I was hesitant to try Rake because it moved away from the XML style of modern make systems like and and phing.

I tried it anyway, and I really like it. I can still see XML being useful for specifying some tasks, but I appreciate how quickly I can write simple tasks for rake to process.

Here’s a portion of the Rakefile I’m using for Regdel:

task :default do
    puts "hi"
task :publish_account_form => 'public/s/xhtml/account_form.html'
file 'public/s/xhtml/account_form.html' => ['data/accounting_data_model.xml', 'views/xsl/account_model_to_xhtml_form.xsl'] do
    xslt = ::XML::XSLT.new()
    xslt.xml = 'data/accounting_data_model.xml'
    xslt.xsl = 'views/xsl/account_model_to_xhtml_form.xsl'
    xslt.parameters = { 'account_submit' => '/account/submit' }
    html = xslt.serve
    File.open('public/s/xhtml/account_form.html', 'w') {|f| f.write(html) }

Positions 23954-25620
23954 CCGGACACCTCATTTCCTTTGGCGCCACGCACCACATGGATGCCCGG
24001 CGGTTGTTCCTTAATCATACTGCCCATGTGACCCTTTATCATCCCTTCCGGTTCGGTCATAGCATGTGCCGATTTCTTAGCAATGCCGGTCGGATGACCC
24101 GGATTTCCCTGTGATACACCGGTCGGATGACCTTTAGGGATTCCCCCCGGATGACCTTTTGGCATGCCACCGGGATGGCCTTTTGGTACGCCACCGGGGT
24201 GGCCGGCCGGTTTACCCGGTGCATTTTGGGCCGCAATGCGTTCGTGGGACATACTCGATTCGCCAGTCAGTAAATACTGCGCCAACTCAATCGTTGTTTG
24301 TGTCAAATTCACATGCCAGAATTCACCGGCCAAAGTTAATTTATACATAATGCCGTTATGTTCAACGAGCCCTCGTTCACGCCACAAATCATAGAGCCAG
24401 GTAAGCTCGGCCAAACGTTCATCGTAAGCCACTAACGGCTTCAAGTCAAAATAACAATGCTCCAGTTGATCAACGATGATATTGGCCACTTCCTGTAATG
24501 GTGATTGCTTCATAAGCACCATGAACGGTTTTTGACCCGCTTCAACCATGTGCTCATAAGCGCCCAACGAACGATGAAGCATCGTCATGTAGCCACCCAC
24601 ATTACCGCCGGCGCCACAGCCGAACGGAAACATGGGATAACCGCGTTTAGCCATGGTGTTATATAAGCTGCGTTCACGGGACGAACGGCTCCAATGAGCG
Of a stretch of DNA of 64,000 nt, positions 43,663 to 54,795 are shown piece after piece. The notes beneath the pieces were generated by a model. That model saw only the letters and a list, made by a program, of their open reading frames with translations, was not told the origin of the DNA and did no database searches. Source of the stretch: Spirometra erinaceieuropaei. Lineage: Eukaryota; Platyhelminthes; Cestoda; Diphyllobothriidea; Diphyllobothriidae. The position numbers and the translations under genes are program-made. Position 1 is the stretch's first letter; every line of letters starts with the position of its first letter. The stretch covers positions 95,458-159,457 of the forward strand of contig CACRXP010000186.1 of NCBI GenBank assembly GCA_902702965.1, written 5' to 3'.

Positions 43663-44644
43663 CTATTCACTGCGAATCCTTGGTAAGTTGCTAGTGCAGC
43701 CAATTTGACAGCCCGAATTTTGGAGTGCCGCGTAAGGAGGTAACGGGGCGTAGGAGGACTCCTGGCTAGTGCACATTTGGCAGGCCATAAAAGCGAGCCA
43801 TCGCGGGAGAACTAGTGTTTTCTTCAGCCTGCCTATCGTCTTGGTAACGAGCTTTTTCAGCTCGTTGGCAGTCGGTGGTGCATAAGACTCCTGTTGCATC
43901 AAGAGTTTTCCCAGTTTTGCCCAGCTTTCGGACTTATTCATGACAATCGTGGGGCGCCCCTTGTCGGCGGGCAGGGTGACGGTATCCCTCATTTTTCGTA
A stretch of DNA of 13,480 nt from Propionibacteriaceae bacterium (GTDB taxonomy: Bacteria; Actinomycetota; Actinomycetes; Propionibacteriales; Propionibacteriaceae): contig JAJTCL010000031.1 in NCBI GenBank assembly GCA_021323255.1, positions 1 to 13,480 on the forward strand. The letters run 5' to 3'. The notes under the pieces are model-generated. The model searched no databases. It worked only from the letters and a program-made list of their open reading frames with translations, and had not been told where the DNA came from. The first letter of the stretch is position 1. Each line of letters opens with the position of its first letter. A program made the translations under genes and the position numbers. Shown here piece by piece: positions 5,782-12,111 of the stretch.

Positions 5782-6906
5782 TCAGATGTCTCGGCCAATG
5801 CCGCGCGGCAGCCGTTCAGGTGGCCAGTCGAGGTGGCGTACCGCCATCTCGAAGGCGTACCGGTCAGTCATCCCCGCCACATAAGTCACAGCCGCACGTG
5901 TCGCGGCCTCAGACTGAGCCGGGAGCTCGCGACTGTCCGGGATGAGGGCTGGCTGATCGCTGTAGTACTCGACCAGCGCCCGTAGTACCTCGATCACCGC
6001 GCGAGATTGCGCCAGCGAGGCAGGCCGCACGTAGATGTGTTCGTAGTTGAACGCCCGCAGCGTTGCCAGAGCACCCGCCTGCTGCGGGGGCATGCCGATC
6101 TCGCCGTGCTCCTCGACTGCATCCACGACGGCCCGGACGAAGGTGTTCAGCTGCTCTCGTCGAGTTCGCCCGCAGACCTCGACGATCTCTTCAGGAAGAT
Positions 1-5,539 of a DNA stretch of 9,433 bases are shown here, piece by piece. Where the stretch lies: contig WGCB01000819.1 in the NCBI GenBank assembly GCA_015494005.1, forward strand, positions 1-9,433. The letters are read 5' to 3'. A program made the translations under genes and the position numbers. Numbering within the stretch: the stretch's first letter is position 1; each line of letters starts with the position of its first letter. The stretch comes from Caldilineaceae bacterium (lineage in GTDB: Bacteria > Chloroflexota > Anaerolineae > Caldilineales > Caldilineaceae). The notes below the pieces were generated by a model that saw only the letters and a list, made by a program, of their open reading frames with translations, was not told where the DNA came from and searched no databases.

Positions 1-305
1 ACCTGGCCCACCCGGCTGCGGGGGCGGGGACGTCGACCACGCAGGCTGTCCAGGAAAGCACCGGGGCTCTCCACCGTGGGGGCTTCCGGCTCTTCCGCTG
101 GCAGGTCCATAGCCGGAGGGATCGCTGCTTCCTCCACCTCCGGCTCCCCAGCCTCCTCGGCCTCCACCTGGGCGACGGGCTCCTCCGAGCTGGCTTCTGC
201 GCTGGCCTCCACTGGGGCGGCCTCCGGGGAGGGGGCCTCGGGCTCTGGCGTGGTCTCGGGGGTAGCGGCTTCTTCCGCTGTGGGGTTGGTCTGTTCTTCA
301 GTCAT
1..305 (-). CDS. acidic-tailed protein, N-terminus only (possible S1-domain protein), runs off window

The first part is about as simple as a task can get, it just puts “hi”.

The second and third tasks start to get more complicated and they introduce dependencies, though not obviously. The “file” keyword has build-in modification time checking (I love it!).

The publish_account_form task only depends on the account_form.html file, but doesn’t do anything by itself. The account_form.html file task depends on two other files. If called upon as a dependency, the account_form.html task will check its dependencies and republish if either have changed since its own last modification time. If its dependencies have not changed since it has, the task will quickly complete without actually doing anything, simply because its work has already been done.

That, my friend, is awesome!